The creative ability and skill of an artist is expressed in different ways. Some choose to use the stroke of a brush that has been dipped in paint across canvas to express their inner creativity. While others use words to tell their artistic story. Ed Ward is one who is a watercolor ink artist, but his “primary interest has always been words”.
This Sunday, August 25th, Ward will share some of those words in poetry at Denver Poets Day. His performance will be 1 p.m.-2p.m. at Skyline Park on 16th Street Mall. Ward has been associated with Denver Poets Day since 1978 as both a performer and producer.
“As a young poet fresh from Philadelphia I had the good fortune to be part of a line-up that day that included James Ryan Morris (Publisher of the Croupier Press) and Larry Lake (Publisher of the Bowery Press, both of whom were instrumental in shaping my artistic vision,” states Ward.
“Morris demonstrated the honesty and beauty of the vernacular in writing and Lake taught me the duties (publishing and producing) of the artist”, Ward smiles, a sigh and continues “Unfortunately both Morris and Lake dies young, in their forties, and much of my later artistic vision, painting, creative non-fiction, writing ritual marriages and burials, has been the product of my own vision.”
Ward’s voice as well as his stories can lead you on a journey through imaginative and provocative worlds, and sometimes allowing you to question the subjects and rules that have been placed before society. Or they can simply take you on a vision quest.
“Over the years I met others who had a great influence upon me as well, especially Tony Scibella whose monumental poem, The Kid in America, I published in 2000 via my small press publishing imprint, Passion Press/ImageMaker. A review in Europe of The Kid in America began: “Not since Walt Whitman….”, smiles Ward. “A man I never met, but whose voice I fell in love with via a live radio recording that Larry Lake produced in the early 70’s, also impacted me greatly: Stuart Z. Perkoff. To this day, I use Stuart’s poem Invocation just before the exchange of rings in my wedding ceremonies.” Ward and his wife, Marcia Ward are both ministers and have been officiating and photographing weddings for 30 years, sometimes conducting 80-90 weddings a year.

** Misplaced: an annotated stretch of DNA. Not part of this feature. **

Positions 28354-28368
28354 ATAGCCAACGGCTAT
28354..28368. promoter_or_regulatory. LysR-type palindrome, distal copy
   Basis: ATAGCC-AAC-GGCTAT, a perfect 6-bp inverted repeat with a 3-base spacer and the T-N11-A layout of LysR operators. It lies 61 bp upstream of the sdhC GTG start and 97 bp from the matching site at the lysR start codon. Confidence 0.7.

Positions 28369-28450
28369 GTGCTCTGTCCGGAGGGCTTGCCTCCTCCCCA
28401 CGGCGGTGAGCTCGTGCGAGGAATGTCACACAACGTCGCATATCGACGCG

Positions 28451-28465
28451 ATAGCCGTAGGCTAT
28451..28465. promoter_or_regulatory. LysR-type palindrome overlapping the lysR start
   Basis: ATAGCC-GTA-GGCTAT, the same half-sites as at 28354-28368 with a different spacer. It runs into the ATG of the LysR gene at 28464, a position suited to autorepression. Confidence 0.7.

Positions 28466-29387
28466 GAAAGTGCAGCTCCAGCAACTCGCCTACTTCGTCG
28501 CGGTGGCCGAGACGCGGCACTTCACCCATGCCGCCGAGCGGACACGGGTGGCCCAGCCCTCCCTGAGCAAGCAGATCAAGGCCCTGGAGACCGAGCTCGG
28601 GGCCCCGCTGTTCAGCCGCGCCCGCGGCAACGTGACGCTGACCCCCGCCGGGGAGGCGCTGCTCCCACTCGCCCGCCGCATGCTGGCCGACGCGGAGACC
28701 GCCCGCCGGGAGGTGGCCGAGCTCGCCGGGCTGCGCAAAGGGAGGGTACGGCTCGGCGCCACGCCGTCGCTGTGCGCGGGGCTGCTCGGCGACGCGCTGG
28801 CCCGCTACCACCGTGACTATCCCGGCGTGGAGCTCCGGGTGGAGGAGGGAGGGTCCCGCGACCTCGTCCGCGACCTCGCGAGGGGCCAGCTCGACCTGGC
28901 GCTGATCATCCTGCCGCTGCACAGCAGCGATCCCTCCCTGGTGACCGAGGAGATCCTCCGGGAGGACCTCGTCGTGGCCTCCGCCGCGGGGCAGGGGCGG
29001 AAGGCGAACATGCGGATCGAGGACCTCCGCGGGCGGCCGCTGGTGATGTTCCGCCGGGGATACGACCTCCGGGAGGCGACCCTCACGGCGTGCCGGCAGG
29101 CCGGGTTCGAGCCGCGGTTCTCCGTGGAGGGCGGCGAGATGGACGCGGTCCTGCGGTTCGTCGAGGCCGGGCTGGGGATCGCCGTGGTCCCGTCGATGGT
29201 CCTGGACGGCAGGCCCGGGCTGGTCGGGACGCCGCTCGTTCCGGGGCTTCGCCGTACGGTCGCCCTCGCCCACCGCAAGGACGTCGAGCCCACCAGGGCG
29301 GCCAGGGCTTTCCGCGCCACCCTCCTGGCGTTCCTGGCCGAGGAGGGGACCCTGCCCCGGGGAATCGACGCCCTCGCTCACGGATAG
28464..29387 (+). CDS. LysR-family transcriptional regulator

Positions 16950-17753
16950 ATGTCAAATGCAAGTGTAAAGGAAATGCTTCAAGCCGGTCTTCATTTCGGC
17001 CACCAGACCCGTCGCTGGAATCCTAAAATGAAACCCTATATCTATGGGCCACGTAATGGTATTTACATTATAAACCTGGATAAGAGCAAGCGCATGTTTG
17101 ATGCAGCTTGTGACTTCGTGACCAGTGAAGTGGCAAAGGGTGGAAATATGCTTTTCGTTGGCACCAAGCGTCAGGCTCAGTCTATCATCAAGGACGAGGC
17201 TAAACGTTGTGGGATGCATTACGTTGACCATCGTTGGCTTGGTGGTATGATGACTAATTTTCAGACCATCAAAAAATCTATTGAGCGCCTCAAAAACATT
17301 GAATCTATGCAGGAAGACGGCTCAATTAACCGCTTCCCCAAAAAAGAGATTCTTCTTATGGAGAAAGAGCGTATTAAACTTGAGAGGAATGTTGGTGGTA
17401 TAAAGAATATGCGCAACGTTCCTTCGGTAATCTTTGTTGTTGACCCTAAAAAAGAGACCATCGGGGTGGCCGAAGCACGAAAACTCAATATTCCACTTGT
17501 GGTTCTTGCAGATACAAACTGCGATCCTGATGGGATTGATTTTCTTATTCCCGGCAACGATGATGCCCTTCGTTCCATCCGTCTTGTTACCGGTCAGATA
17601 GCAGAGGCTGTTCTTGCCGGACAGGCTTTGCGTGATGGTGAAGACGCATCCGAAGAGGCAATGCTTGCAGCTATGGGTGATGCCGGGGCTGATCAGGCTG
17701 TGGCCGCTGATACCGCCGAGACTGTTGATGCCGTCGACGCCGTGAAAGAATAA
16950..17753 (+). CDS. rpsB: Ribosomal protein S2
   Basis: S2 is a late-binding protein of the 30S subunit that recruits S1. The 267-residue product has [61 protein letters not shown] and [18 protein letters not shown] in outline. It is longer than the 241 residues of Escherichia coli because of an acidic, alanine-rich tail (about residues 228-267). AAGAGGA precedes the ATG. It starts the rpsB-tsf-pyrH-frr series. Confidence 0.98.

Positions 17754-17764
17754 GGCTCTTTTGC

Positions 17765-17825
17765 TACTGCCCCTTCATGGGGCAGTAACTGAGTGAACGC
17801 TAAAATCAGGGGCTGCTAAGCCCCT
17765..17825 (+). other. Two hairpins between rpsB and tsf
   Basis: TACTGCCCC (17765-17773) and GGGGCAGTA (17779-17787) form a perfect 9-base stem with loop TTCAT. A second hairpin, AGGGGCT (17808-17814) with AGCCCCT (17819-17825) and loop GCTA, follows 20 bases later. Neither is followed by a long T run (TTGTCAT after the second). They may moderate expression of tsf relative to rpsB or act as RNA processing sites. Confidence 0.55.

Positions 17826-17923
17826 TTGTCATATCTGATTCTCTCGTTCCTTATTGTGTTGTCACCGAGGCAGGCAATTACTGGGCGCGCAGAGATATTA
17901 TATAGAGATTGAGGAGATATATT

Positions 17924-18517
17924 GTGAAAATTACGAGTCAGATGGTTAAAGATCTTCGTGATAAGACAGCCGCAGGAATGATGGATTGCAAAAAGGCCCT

“I began as a poet, but have moved away from poetry, taking up the art of crafting stories. I write for a live audience as opposed to writing for the page. Something about a good story insists it be oral rather than written and so the last ten years or so I have focused on producing both one man shows (Lucky and Testosterone Monologues) and story telling evenings that involve others. STORIES STORIES BRING YOUR STORIES is a monthly show I host the forth Tuesday of every month in the Jungle Room of the Mercury Café in Denver, from 7 p.m. – 9 p.m.”
STORIES STORIES is in its forth year, and Ward’s purpose is to provide Denver with an evening “alternative to the same old same old of watching TV, catching a band in a bar, or attending an art opening. I consciously create a mix of storytellers: men, women, young, old, tellers, readers, actors, novices and old pros. Over a hundred different presenters have shared their stories live on stage, and the audience is as attentive as it is enthusiastic,” smiles Ward.
Join Ward this Tuesday, August 27th for the 42nd installment of STORIES STORIES “and features tales by the artist Renick Stevinson; the networking master, John S. Wren; the playwright, Ellen Graham; the performance artist Cheryl Zeeb and myself. A sampling of a STORIES STORIES evening can be had this Sunday as part of Denver Poets Day 2013 in Skyline Park on the 16th Street Mall at 1 p.m. as I will be hosting an hour of storytelling. Cheryl Zeeb and Leslie Langsdon, a bride whose ceremony I performed some ten years ago, will share the stage with me. I’ll be sharing a piece entitled Taboo, a tale of prejudice that highlights the differences between ignorance and arrogance and being young and old.”
Ed Ward is an artist who has a way with words. Thank you for keeping the art and heart of story telling beating and alive in Denver. Step away from your normal routine and be inspired by the creativity of poets and storytellers that live and breath in Denver.
Denver Poets Day, Sunday, August 25th, is a free event that runs 11 a.m.-7p.m., with Edwin Forrest Ward, joined by Cheryl Zeeb and Leslie Langsdon performing from 1 p.m. – 2 p.m.
STORIES STORIES BRING YOUR STORIES celebrates its 42nd installment this Tuesday, August 27th at the Jungle Room of the Mercury Café, 7p.m.-9p.m. Featuring Ed Ward, Ellen Graham, Cheryl Zeeb, Renick Stevinson and John S. Wren.
Interested in telling your tale, then contact Stories host Ed Ward at 303.322.9324, www.theimagemaker.qwestoffice.net.